Arabic Calligraphy, the art of giving form to writing in a skillful and expressive manner, is one of the most venerated forms of Islamic Arts and a widespread artform in Arab culture.
Beloved throughout the Arab world, soccer is enjoyed in many Middle Eastern countries both as a spectator sport and as a recreational activity throughout all segments of society.
Comix and Graphic Novels
Arabic adult comic strips have been around at least since the 1970’s, if not earlier, and have represented an array of interests, topics and styles.
The kufiyyeh is a cotton headdress originally worn by Arabs in different countries to protect them from the sand and direct sun exposure.
Tabbouleh’s popularity as ethnic food was brought by the spread of Middle Eastern cuisines and the discovery of the Mediterranean diet’s health benefits.
Women’s rights and female empowerment are global issues. In the Arab world, activists engage in this international struggle by working at the local and national levels to improve the place of women in Arab societies.
Mashrou’ Leila is a Lebanese alternative rock band who rose to international fame from beginning as a student music workshop.The band deals with different aspects of society that are normally unaddressed in traditional Arabic songs
Musakhan the national dish of Palestine, is a traditional dish composed of roasted chicken that is baked with onions, spices and fried pines nuts, then served on Taboon bread.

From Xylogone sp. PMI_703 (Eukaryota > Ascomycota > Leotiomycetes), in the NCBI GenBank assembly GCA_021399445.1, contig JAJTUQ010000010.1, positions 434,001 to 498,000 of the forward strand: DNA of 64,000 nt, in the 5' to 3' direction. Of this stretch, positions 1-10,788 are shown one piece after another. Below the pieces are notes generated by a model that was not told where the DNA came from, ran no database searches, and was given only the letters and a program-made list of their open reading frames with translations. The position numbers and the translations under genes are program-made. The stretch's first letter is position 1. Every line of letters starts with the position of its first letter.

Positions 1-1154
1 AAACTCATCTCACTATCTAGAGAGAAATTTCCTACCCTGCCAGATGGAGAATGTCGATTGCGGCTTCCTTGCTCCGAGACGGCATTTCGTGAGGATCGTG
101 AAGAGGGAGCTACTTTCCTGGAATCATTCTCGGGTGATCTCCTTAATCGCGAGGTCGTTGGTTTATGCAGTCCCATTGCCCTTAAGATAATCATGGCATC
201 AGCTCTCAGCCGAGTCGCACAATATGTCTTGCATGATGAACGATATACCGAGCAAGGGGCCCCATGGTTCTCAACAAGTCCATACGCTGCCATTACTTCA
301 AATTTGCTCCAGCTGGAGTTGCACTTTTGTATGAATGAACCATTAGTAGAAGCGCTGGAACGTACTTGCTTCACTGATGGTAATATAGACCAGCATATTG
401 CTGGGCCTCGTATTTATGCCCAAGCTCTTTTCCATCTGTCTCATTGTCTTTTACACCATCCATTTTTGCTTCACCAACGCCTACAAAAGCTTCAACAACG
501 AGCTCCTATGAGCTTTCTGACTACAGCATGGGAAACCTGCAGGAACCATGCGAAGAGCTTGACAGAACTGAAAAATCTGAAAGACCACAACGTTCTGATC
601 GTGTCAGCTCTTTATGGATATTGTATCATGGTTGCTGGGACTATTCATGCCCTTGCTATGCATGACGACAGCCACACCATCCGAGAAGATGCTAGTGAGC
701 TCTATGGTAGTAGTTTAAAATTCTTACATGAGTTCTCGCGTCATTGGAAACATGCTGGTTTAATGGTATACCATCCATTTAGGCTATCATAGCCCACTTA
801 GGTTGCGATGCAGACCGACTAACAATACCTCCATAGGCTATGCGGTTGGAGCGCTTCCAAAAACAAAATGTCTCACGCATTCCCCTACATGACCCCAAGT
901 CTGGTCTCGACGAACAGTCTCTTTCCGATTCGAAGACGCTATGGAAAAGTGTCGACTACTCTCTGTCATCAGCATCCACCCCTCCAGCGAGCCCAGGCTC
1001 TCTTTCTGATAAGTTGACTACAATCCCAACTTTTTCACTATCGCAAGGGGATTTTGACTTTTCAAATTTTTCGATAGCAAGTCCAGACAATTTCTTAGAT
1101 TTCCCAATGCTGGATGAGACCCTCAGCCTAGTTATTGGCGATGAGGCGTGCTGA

An Egyptian cardiac surgeon turned political satirist, Bassem Youssef became famous after the January 25 Revolution when his Youtube channel “B+” became an internet hit. Bassem Youssef is one of the most influential media personalities in the Arab World.
There has been a surge in the presence of civil society organizations in the Arab world in the last few decades especially in countries like Egypt, Lebanon, Morocco, Jordan and Tunisia. Dealing with a wide range of issues like poverty, urban development, women’s rights, children’s rights, labour rights, gender orientation, political oppression, and cultural projects.
For centuries traditional Moroccan crafts have been part and parcel of the cultural, and the socio-economic fabric of Moroccan society. Covering a vast array of materials (ceramics, wood, woven fabrics, pottery, silver, copper and leather), they account for 27.5% of the GDP, with an estimated 3.5 million Moroccans working in the industry. The Moroccan government in the last couple of decades has embarked on trying to ensure that these rich historical artistic and spiritual traditions and skills do not die out.